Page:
The March on Washington


On August 28, 1963, 300,000 African Americans gathered around Washington, D.C., for a political rally known as the March on Washington for Jobs, Equality, and Freedom. Originally organized by a number of civil rights and religious groups, the event was created to shed light on the political and social challenges African Americans faced across the country. The march, which became a key in the growing struggle for civil rights in the United States, sparked a fire in Martin Luther’s “I Have a Dream” speech, a call for racial justice and equality.

Not only did the march impact equality in the U.S. but rather more of the recognition that all of the individuals including blacks are created equal that have the same individual rights. The march literally brought the U.S.down in shame and utter recognition that all men are created equal especially blacks. The march did bring much of a end of racial conflicts between the whites and blacks.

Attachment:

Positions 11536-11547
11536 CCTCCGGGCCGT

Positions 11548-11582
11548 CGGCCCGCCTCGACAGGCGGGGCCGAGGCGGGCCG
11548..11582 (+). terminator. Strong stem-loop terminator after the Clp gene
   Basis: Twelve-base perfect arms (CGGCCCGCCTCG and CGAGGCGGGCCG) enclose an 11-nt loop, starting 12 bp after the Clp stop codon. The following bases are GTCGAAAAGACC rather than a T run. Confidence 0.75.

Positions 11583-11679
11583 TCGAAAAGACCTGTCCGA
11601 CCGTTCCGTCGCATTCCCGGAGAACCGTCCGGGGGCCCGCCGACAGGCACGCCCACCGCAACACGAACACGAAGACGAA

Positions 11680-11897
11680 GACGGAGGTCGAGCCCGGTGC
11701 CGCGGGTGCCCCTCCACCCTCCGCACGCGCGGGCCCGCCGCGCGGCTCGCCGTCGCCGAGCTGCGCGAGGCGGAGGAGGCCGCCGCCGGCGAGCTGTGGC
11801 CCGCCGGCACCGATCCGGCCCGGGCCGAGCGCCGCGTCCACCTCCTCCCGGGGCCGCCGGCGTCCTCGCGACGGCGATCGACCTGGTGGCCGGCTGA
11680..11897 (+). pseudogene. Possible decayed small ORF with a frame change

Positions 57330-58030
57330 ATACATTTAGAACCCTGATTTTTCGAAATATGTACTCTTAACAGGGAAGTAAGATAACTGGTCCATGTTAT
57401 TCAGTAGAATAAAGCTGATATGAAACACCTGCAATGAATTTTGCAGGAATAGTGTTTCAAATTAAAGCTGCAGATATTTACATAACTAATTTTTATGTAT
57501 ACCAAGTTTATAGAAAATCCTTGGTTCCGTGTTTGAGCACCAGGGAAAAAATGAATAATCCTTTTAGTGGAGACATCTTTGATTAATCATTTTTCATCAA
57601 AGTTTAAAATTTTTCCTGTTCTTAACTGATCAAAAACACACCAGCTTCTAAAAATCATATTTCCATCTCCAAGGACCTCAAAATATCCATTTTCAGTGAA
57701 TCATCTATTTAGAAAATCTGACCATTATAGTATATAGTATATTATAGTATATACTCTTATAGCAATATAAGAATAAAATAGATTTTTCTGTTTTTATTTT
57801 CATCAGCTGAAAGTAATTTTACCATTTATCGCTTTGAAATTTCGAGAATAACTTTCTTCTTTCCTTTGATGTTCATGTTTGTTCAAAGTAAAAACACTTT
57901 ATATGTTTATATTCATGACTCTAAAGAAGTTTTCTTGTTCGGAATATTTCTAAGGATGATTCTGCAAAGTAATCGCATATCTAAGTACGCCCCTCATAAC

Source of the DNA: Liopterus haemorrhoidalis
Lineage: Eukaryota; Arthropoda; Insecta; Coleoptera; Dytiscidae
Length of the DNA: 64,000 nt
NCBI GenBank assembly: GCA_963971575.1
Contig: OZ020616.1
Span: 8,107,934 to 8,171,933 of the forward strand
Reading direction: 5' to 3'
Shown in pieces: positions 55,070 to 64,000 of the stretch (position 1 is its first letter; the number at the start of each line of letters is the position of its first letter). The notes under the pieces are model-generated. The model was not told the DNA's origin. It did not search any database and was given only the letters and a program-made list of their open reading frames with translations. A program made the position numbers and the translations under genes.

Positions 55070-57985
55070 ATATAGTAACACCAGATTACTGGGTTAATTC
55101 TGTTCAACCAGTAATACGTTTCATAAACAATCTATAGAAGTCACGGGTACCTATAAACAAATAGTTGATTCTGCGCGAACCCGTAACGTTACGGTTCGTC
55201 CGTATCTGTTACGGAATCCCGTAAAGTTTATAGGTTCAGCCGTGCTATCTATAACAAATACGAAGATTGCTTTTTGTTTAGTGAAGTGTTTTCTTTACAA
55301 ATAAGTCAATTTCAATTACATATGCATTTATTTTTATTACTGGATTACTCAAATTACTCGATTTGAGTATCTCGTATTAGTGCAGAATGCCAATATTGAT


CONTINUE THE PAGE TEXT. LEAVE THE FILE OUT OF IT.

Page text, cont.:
The march was very successful. More than 200,000 black Americans shared a joyous day of speeches, songs, and prayers. Dr. Martin Luther King’s roaring speech climaxed the day; through his persuasiveness, the phrase “I Have a Dream” became an expression of the highest goal for the black people.

It was in my opinion one of the most memorable marches in the U.S. with the U.S. government recognizing that the mistake that they had made was a very serious one.

The March on Washington by William P. Jones 


The March on Washington

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